(c) The RAMBAN (ibid.) explains that the Gemara does not mean that it is separating between *two* calamities. Rather, the passage of "Va'yehi bi'Neso'a" serves to interrupt between *three* calamities, so that there should not be three calamities in a row, which would make a "Chazakah" of calamities.


The Mishnah (115a) states that we do not read Kesuvim on Shabbos because of "Bitul Beis ha'Midrash." The Gemara cites another reason from Rebbi Nechemyah, who said that we do not read Kesuvim on Shabbos as a safeguard to prevent people from reading business contracts on Shabbos.

The ROGATCHOVER GA'ON uses this Gemara to explain an enigmatic change in the text of Birkas ha'Mazon on Shabbos. During the week, we say "Magdil Yeshu'os Malko," a verse from Tehilim (18:51). On Shabbos, though, we say, "*Migdol* Yeshu'os Malko," from Shmuel II (22:51). Why is that? The reason for this change, explains the Rogatchover Ga'on, is the rule that our Gemara expresses that one may not learn Kesuvim on Shabbos. Since "Magdil" is from Kesuvim (Tehilim), we replace it with "Migdol" (from a parallel verse in Nevi'im), since learning from Nevi'im is permissible on Shabbos (see Mishnah 115a and Rashi there)!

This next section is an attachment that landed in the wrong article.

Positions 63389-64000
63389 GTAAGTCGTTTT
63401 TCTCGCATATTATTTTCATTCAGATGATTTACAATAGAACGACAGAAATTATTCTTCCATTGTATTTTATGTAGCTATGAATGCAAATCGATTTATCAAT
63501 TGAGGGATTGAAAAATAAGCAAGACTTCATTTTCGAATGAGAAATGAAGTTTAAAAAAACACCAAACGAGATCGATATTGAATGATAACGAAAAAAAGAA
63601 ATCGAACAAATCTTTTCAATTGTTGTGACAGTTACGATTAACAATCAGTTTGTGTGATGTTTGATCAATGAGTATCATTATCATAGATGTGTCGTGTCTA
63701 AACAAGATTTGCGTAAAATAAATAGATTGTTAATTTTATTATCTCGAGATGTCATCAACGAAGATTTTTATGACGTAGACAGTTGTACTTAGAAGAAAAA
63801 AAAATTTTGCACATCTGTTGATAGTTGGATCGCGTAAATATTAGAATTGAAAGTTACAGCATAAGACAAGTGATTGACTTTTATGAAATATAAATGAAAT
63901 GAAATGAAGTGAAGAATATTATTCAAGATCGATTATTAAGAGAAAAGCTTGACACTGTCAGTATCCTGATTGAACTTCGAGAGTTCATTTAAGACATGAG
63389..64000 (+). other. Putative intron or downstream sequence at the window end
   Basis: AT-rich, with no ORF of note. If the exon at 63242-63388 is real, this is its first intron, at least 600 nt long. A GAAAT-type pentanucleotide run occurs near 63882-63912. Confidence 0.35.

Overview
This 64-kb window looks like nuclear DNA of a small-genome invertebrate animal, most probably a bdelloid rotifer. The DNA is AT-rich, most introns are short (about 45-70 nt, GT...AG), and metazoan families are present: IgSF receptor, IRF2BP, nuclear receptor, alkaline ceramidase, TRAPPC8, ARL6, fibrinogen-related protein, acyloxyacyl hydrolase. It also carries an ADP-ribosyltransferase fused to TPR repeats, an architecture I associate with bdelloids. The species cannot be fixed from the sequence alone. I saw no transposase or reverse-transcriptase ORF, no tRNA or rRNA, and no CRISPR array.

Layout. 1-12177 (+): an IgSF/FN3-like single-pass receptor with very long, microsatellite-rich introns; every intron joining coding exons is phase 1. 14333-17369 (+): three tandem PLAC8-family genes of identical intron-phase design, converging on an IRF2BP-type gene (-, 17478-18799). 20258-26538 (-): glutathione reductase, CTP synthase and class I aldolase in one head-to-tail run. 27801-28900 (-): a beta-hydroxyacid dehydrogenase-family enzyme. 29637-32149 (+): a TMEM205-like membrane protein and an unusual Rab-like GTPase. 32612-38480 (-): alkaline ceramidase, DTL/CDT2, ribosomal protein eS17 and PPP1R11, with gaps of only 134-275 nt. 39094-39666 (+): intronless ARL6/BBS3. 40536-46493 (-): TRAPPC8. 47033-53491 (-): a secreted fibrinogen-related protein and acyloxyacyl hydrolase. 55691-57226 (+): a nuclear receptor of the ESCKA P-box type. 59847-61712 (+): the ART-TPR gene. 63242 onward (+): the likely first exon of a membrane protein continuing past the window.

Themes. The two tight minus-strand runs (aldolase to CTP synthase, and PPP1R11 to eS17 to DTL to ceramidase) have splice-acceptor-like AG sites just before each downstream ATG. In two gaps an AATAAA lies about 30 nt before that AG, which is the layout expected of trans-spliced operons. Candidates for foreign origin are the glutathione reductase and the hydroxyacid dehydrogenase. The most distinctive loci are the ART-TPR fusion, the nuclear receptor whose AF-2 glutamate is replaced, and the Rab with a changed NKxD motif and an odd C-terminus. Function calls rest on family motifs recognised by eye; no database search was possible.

[Even though there are many other verses from Kesuvim in our Shabbos prayers, we are allowed to recite them because there is no other choice, since they do not have a closely matching verse in Nevi'im. Since they are part of our daily prayers, it is permitted to recite such quotes from Kesuvim. However, in Birkas ha'Mazon we change "Magdil" to "Migdol" in order to remind us of the prohibition against learning Kesuvim, when *not* praying, on Shabbos. (M. Kornfeld)]

(The TORAH TEMIMAH proposes, somewhat tongue in cheek, an interesting hypothesis to explain the change in Birkas ha'Mazon. The change in the text may stem from a misreading of an abbreviation in the early printings of Birkas ha'Mazon. In the margin next to the word "Magdil," the following appeared in parentheses: "Migdol, SB " (the Hebrew letters "Shin" and "Beis"), which meant that instead of Magdil, the word "Migdol" appears in Shmuel Beis (SB). Later, printers who copied from the original printings misinterpreted the abbreviation to mean that "Migdol" is recited on Shabbos (which can also be abbreviated as SB).